We’ve just begun a temporary cease fire in the War on Christmas (have no fear, Bill O’Reilly will start firing salvos of hot air again next October), which was a ridiculous contrivance: atheists aren’t fighting against Christmas, we’re just here. We’ve also lately seen that the Republican party is becoming increasingly creationist — they’re signing up for a War on Evolution. What’s really going on, as Charles Blow explains, is that the fanatical right has found the war metaphor a useful tool for rallying idiots.
But I believe that something else is also at play here, something more cynical. I believe this is a natural result of a long-running ploy by Republican party leaders to play on the most base convictions of conservative voters in order to solidify their support. Convince people that they’re fighting a religious war for religious freedom, a war in which passion and devotion are one’s weapons against doubt and confusion, and you make loyal soldiers.
They need a War on Something to feel commitment, whether it’s a War on Terror or a War on White People or whatever. The important things are that 1) it has to be a war on an abstraction, so there isn’t actually any risk of sacrifice, 2) the promoters of this “war” hasten to reassure everyone that they are going to battle to pander to The People, and 3) The People are eager to reciprocate by affirming their support for the promoters. It’s a good game.
Now the latest: there is a War on Shakespeare, announced on the incredibly credible pages of the Wall Street Journal opinion section, where reason always goes to die.
Until 2011, students majoring in English at UCLA had to take one course in Chaucer, two in Shakespeare, and one in Milton —the cornerstones of English literature. Following a revolt of the junior faculty, however, during which it was announced that Shakespeare was part of the "Empire," UCLA junked these individual author requirements. It replaced them with a mandate that all English majors take a total of three courses in the following four areas: Gender, Race, Ethnicity, Disability and Sexuality Studies; Imperial, Transnational, and Postcolonial Studies; genre studies, interdisciplinary studies, and critical theory; or creative writing.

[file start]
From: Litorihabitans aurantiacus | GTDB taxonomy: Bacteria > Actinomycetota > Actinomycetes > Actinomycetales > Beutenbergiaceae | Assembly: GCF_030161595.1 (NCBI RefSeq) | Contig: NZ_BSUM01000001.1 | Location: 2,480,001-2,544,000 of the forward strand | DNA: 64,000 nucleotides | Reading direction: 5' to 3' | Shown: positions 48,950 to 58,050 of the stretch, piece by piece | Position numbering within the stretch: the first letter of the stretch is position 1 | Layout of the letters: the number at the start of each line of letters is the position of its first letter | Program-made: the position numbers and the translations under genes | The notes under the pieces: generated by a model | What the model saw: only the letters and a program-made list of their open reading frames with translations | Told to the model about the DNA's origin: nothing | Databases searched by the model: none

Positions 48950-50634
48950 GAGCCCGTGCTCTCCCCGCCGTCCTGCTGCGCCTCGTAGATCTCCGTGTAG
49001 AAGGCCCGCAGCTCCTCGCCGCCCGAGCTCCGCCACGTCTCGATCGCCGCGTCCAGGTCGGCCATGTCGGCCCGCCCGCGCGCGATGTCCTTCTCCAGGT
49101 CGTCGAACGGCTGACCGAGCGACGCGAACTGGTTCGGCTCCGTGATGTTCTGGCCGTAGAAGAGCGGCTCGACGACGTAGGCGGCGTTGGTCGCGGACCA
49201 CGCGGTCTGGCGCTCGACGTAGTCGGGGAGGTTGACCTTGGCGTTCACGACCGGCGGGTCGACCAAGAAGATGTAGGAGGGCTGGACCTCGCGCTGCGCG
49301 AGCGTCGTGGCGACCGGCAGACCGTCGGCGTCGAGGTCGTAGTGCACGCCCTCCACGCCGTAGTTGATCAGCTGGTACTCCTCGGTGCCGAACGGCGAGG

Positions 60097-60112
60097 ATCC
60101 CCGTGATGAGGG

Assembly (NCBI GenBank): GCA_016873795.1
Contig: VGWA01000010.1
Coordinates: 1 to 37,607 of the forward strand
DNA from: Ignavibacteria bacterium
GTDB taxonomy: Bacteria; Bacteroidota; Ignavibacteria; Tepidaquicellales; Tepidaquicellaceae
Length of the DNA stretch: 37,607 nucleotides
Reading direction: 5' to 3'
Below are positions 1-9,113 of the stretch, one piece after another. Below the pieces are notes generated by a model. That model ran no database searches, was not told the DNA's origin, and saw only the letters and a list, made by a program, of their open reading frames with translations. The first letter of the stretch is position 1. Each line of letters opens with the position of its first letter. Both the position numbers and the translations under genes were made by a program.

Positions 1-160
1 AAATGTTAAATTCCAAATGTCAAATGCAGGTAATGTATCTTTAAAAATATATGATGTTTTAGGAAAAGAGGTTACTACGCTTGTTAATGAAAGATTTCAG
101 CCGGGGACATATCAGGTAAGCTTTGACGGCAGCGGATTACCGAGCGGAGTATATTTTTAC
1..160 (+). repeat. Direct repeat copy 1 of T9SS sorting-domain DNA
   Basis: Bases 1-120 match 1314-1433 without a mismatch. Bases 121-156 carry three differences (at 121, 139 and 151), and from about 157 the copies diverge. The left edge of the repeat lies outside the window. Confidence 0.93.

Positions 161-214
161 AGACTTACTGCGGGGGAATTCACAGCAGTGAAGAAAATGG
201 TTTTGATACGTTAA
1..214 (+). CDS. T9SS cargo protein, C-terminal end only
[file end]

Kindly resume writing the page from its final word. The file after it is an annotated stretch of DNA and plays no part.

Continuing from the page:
It’ll be interesting to see if this one gets any traction. The People would rather not read Shakespeare — only out-of-touch liberal elitist academics who attend the MLA do that — but I suspect that won’t matter. They don’t have any real commitment to Christianity, either, but nothing will rile ’em up more than criticizing religion, so I can imagine them happily putting some old Elizabethan dude on a banner and waving it. It also has the virtue of being a totally imaginary war, just the way they like it.
For a good corrective, just read this article on what the UCLA English department actually did. They still teach Shakespeare — I imagine that there are many faculty who actually like Shakespeare.
Never mind that UCLA probably got rid of the three single-author course requirements because single-author courses are tough to teach, and can be murder to take (guess what? Not everybody likes Chaucer enough to spend 15 weeks on him, and that’s OK). Never mind that the UCLA English major still requires plenty of historical literature classes, including Shakespeare, Chaucer, and Milton. Never mind that students don’t actually have to take a gender or race studies course, as they’re two of several options for fulfilling the breadth requirement. Those are but irrelevant facts, but since said facts involve giving students a choice to take a course on Queer Literature since 1855 (Tennessee Williams? James Baldwin? Gertrude Stein? Oh no!), they surely herald the continuing descent into Gomorrah.
It might still play with the crowds, though. Gays and women and blacks replacing white English guy? As good an excuse for an apocalypse as any.